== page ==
Lawrence N. Brooks, the oldest US veteran — and thought to be the oldest man in the country — died on Wednesday at 112. His passing was announced by the National WWII Museum and verified by his daughter.
Vice president of education and access at the museum, Col. Pete Crean, said that most African Americans served in the segregated US armed forces at the beginning of World War II. They were assigned to non-combat units such as supply, maintenance, and transportation.
“The reason for that was outright racism — there’s no other way to characterize it,” Crean said.
His Secret To A Long Life
Lawrence Brooks was known for his good-hearted sense of humor, positivity, and kindness despite his long experience with racism. When asked how to achieve long life, he often said, “serving God and being nice to people.”
“I don’t have no hard feelings toward nobody,” he said in 2014 during an interview with the museum. “I just want everything to be lovely, to come outright. I want people to have fun and enjoy themselves — be happy and not sad.”
On beautiful days, Brooks was known for sitting on the front porch of the house he shared with daughter Vanessa Brooks in New Orleans. Neighbors would call out to the local celebrity hero and bring him soda pops and goodies.
According to his daughter, Brooks loved his New Orleans Saints football team and never missed a game. His church was also something dear to him; he never missed a Sunday service before the pandemic.
The Life Of The Oldest US Veteran
Originally from Louisiana, Brooks’ family moved to the Mississippi when he was an infant. He was one of 15 children, and since they lived far from school, his parents taught him what they could at home.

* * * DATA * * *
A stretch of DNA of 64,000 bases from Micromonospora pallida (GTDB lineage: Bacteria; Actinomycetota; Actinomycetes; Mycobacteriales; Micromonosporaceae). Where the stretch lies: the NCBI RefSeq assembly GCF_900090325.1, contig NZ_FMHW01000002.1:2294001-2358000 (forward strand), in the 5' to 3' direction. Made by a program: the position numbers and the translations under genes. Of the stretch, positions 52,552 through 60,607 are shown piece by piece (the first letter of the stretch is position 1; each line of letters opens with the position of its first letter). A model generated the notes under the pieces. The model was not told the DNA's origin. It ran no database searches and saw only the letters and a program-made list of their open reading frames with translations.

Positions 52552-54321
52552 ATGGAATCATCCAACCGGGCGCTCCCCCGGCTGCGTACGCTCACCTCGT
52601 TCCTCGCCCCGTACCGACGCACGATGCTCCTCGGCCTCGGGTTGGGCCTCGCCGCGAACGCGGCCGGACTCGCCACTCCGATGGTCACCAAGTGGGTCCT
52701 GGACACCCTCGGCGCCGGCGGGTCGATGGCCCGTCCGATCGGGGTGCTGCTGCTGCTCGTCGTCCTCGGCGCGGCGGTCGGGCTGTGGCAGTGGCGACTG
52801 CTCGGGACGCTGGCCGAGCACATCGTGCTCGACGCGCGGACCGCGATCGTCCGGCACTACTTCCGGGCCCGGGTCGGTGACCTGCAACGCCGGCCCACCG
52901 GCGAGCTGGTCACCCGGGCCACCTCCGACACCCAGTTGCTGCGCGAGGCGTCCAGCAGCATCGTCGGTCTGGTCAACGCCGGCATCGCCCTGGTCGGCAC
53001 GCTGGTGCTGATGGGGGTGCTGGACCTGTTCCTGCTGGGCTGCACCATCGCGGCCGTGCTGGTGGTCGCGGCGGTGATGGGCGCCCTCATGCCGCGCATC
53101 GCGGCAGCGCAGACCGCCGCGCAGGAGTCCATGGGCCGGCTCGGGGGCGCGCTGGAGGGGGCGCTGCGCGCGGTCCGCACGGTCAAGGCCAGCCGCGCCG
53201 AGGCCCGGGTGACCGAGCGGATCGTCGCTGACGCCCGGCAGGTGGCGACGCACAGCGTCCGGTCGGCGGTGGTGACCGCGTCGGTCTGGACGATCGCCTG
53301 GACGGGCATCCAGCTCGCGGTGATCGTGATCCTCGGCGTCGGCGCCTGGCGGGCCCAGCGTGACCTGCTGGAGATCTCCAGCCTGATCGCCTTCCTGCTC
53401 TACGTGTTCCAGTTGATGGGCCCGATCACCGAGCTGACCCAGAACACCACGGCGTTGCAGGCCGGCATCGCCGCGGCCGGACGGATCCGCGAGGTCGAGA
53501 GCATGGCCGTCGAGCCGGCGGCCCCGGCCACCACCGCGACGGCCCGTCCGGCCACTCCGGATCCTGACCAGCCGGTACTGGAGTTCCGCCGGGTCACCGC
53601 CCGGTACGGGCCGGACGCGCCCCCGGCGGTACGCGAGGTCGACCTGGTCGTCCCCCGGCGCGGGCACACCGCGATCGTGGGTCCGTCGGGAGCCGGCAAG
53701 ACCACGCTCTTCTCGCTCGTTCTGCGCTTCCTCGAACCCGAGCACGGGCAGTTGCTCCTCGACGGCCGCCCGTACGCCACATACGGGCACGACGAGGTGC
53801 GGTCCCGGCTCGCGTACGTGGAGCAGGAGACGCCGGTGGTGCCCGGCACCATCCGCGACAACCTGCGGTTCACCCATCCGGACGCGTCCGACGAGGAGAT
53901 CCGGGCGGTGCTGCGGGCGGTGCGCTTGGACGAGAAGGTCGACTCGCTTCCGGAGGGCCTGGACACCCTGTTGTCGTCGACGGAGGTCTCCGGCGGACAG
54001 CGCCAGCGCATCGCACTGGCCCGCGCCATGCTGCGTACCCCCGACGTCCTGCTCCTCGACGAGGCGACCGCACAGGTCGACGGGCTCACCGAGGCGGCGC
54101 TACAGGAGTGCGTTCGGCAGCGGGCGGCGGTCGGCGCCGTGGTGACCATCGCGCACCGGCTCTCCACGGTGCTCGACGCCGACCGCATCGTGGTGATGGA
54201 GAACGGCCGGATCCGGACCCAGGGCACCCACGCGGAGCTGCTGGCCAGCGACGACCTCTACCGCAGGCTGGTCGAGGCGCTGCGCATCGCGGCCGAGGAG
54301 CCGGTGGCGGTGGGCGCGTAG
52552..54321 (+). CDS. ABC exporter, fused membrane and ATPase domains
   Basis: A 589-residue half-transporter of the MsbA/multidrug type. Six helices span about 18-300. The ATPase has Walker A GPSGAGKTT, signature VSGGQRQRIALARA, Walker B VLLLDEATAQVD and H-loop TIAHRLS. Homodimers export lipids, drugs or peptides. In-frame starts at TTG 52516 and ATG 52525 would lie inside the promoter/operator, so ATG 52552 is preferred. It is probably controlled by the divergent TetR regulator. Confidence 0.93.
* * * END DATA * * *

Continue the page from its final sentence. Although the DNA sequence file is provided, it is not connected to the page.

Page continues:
When Brooks was drafted into the US Army in 1940, he was working at a sawmill. After the events in Pearl Harbor, he was assigned to the 91st Engineer General Service Regiment stationed in Australia.
The 91st was an Army unit that built bridges, roads, and airstrips for planes. Brooks was a caretaker to three white officers. His job was to cook, drive and take care of their clothes.
Brooks did not often speak publicly about the discrimination he and other Black soldiers endured during their service in the war, his daughter said.
He often told the story about when he delivered a load of barbed wire to the front lines when one of the C-47 aircraft engines went out.
After dumping cargo to conserve weight, he made his way to the cockpit. He told the pilot and co-pilot that since they were the only two with parachutes, he was going to grab on to one of them if they had to jump for it.
“We made it, though… We had a big laugh about that,” he said.
Brooks experienced enemy fire during the war despite being assigned to a non-combat unit. He said the Japanese would bomb Owen Island, where he worked. He said he learned to tell the difference between the sounds of American, Japanese, and German planes approaching.
They had to dig foxholes to protect themselves. “We’d be running like crazy, trying to hide,” he said.
“He’s been through a lot. He’s real tough, and that’s one thing I learned from him. If nothing else, he instilled in me, ‘Do your best, and whatever you can’t do, it doesn’t make no sense to worry about it,'” his daughter said. “I think that’s why he has lived as long as he has.”
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